How to Make Butter in a Jar
Quick and Easy Way to Make Your Own Fresh Butter
Want to impress guests? Or educate your kids about the old days? Try making your own butter in a jar. You can even flavor it with my honey butter recipe which uses orange zest, and then mold it into fun holiday shapes in silicone ice trays.
Making butter in a jar is quick and easy to do with: a jar, some marbles, heavy cream and a bit of arm work. Better yet, gather your guests and make butter in a jar as part of the party activities!
Try Making your own Butter
Make Butter in a Jar
How do you like this Butter in a Jar recipe?
Ingredients for Butter in a Jar
- 1/4 cup Heavy cream, (or whipping cream)
- 1 glass or plastic jar that holds about a cup, (make sure it has a tight lid)
- 3-5 marbles, (clean with soap and water)
Instructions for Making Butter
- Pour 1/4 cup of heavy cream into a jar. For kids I often use a plastic jar so that they don't have to worry if they drop it.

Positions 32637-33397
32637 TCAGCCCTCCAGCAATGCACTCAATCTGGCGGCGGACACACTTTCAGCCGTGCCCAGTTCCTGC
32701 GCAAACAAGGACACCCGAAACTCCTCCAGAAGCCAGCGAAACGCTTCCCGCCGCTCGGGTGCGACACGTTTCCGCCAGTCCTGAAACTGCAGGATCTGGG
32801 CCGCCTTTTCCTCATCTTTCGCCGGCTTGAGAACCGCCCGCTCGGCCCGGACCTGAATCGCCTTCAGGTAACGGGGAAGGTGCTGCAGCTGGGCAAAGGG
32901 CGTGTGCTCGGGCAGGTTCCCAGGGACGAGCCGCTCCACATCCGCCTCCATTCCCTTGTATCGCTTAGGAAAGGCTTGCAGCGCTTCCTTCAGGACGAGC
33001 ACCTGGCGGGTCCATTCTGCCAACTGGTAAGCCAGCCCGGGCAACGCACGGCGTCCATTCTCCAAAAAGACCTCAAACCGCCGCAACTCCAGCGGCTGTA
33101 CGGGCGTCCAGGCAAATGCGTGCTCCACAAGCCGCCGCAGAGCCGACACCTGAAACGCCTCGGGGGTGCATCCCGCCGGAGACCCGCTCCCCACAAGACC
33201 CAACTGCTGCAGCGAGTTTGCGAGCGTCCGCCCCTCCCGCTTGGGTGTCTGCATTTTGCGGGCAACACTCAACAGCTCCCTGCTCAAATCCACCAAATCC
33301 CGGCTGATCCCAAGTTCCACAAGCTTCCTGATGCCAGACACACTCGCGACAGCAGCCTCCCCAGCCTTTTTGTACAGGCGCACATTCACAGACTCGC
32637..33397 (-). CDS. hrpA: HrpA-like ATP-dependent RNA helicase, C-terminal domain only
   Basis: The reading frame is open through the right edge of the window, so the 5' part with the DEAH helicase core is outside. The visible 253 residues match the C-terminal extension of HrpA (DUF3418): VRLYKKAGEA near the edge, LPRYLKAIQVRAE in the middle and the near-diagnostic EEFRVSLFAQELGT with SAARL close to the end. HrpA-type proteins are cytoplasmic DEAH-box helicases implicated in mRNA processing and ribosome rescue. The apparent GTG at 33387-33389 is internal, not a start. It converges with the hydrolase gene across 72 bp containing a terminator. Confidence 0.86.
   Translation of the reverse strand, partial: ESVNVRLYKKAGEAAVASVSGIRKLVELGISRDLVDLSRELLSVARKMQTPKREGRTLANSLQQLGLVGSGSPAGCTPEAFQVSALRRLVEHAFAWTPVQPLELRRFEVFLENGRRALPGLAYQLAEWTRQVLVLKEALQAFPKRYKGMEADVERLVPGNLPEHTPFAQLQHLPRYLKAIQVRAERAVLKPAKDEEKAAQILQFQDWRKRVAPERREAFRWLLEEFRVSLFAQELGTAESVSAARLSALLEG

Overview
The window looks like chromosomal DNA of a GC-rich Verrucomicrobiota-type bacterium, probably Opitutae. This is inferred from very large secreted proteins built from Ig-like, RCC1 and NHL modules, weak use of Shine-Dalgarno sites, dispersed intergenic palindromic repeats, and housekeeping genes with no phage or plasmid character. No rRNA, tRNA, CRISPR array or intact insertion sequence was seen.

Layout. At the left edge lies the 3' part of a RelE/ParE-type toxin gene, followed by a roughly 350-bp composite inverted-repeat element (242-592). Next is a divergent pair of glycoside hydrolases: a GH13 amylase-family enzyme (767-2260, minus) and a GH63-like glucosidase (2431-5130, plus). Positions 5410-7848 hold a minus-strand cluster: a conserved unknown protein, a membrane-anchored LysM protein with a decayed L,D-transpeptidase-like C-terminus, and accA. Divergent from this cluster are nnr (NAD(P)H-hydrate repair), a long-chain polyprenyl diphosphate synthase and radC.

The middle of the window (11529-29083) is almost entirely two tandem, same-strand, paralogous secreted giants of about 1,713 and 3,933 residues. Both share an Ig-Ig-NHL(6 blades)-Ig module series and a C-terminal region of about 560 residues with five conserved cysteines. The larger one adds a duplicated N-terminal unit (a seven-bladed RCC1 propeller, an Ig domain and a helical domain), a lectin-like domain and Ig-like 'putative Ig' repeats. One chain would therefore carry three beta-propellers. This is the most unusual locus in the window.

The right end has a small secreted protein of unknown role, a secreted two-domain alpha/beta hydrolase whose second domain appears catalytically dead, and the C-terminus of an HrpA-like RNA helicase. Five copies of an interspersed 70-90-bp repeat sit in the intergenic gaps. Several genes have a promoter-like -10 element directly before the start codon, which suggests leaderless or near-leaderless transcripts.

- Add the marbles. Most recipes I've seen don't use the marbles but these act like mixers and make the butter form faster. Also, they imitate the mixing paddles in old-fashioned butter makers.
- Shake the jar. You may want to take turns shaking since it can make you tired.
- Generally, my kids like to check on the butter every 30 seconds or so. Depending on how hard you shake, it takes between 3 and 10 minutes to make butter.
- When you see the balls of butter separating, then pour off the buttermilk (for pancakes!) and take the butter out of the jar with a spatula. If you want you can add a little salt.
Making More Butter
Amount of Cream
Amount of Butter
Size of Jar
1/2 cup (4 oz.)
1/4 cup=1/2 stick of butter
8 oz. or larger
1 cup (8 oz.)
1/2 cup=1 stick of butter
16 oz. or larger
2 cups (16 oz.)
1 cup= 2 sticks of butter=half pound
Use two batches in 16 oz. jars
4 cups (32 oz)
2 cups=4 sticks of butter=1 pound
Four batches in 16 oz jars.
Where Butter Comes From!
Mold Butter Easily in Silicone Molds
How to Use Your Butter
Flavored Butter: You can add all sorts of different flavorings to butter such as lemon, orange, honey, maple, and garlic. See my instructions for all kinds of flavored butter.